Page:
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[MS95] D.E. Muller and P.E. Schupp. Simulating alternating tree automata by nondeterministic automata: New results and new proofs of theorems of Rabin, McNaughton and Safra. Theoretical Computer Science, 141:69–107, 1995. [MS97] O. Maler and L. Staiger. On syntactic congruences for ω-languages. Theoretical Computer Science, 183(1):93–112, 1997. [MSS86] D.E. Muller, A. Saoudi, and P.E. Schupp. Alternating automata, the weak monadic theory of the tree and its complexity. In Proc. 13th Int. Colloquium on Automata, Languages and Programming, volume 226 of Lecture Notes in Computer Science. Springer-Verlag, 1986. [NW98] D. Niwinski and I. Walukiewicz. Relating hierarchies of word and tree automata. In Symposium on Theoretical Aspects in Computer Science, volume 1373 of Lecture Notes in Computer Science. Springer Verlag, 1998. [Pnu77] A. Pnueli. The temporal logic of programs. In Proc. 18th IEEE Symposium on Foundation of Computer Science, pages 46–57, 1977. [PR89] A. Pnueli and R. Rosner. On the synthesis of a reactive module. In Proc. 16th ACM Symposium on Principles of Programming Languages, pages 179– 190, Austin, January 1989. [Rab69] M.O. Rabin. Decidability of second order theories and automata on infinite trees. Transaction of the AMS, 141:1–35, 1969. [Rab70] M.O. Rabin. Weakly definable relations and special automata. In Proc. Symp. Math. Logic and Foundations of Set Theory, pages 1–23. North Holland, 1970. [SC85] A.P. Sistla and E.M. Clarke. The complexity of propositional linear temporal logic. Journal ACM, 32:733–749, 1985. [Sei90] H. Seidl. Deciding equivalence of finite tree automata. SIAM Journal on Computing, 19(3):424–437, 1990. [Tho90] W. Thomas. Automata on infinite objects. Computer Science, pages 165–191, 1990.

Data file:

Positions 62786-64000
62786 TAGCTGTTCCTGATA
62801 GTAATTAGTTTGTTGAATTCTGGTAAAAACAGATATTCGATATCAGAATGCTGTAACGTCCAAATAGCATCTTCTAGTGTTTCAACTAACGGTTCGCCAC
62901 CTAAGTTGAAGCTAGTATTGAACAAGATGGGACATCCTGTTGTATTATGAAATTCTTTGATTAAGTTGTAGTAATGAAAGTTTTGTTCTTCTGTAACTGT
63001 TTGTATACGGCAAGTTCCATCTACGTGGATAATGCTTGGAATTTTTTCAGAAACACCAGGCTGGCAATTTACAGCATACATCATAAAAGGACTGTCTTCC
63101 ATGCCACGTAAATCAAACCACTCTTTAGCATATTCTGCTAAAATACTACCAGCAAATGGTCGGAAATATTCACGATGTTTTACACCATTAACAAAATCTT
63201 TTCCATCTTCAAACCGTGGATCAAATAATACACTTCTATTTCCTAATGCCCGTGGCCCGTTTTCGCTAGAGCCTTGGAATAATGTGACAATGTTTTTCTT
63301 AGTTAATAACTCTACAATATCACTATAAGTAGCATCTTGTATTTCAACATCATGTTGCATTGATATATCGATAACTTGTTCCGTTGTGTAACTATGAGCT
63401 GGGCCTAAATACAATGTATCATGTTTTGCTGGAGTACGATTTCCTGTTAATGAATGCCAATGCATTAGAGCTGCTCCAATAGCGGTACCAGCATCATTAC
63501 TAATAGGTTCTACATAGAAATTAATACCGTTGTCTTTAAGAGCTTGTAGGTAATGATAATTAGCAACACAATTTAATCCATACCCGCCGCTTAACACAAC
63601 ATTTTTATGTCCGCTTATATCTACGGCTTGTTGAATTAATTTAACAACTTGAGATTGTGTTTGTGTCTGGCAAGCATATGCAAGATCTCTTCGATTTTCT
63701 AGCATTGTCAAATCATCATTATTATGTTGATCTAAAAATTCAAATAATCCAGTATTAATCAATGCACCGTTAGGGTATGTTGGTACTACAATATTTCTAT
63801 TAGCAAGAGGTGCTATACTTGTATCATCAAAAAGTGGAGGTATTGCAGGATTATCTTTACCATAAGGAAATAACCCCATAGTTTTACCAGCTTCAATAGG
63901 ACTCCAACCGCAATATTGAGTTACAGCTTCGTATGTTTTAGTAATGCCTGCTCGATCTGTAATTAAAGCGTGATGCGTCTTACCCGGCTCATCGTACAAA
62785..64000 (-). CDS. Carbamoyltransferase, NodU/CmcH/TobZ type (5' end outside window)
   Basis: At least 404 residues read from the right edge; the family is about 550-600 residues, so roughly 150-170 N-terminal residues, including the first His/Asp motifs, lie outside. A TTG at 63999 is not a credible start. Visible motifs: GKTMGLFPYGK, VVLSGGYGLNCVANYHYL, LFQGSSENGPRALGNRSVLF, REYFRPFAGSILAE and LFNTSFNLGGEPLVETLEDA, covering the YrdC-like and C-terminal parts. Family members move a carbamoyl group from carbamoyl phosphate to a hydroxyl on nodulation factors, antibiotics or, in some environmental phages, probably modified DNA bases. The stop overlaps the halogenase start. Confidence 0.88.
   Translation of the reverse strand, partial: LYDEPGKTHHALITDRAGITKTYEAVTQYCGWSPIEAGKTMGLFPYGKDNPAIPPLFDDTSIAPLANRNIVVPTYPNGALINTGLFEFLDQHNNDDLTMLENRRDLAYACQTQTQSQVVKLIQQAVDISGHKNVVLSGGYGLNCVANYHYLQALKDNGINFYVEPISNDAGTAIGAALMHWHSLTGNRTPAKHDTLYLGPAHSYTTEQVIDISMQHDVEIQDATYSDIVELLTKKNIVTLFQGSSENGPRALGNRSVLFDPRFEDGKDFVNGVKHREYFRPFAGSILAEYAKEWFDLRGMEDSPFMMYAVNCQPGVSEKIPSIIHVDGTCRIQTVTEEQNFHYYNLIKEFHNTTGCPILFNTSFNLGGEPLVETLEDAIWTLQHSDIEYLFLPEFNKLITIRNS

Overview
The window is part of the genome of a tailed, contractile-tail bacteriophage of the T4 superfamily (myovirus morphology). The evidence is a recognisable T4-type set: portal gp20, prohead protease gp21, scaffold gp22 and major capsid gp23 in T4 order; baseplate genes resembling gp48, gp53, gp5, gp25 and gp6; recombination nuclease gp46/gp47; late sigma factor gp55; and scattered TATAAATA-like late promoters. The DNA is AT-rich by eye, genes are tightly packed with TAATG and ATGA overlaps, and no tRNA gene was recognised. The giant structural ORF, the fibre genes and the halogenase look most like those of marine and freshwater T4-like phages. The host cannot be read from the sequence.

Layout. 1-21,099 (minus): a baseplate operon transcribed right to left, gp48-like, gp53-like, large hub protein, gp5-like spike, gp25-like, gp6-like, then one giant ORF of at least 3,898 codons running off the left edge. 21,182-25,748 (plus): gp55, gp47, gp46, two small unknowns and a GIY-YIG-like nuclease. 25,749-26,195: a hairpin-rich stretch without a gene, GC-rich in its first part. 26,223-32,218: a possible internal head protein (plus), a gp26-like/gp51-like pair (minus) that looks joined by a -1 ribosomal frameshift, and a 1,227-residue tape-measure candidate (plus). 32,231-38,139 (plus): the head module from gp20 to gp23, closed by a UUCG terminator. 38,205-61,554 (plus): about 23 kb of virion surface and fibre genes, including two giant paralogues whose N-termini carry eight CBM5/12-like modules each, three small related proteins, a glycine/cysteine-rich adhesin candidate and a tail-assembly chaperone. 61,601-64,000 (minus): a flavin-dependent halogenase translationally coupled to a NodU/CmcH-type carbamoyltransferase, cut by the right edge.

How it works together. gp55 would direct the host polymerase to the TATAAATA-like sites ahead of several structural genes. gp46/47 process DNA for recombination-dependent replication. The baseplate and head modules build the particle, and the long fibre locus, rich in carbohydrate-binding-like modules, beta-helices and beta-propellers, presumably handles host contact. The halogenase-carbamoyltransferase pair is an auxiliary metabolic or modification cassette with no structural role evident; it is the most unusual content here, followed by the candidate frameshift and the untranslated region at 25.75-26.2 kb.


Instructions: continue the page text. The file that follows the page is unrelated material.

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[TW68] J.W. Thatcher and J.B. Wright. Generalized finite automata theory with an application to a decision problem of second-order logic. Mathematical System Theory, 2:57–81, 1968. [Var96] M.Y. Vardi. An automata-theoretic approach to linear temporal logic. In F. Moller and G. Birtwistle, editors, Logics for Concurrency: Structure versus Automata, volume 1043 of Lecture Notes in Computer Science, pages 238–266. Springer-Verlag, Berlin, 1996. [VS85] M.Y. Vardi and L. Stockmeyer. Improved upper and lower bounds for modal logics of programs. In Proc 17th ACM Symp. on Theory of Computing, pages 240–251, 1985.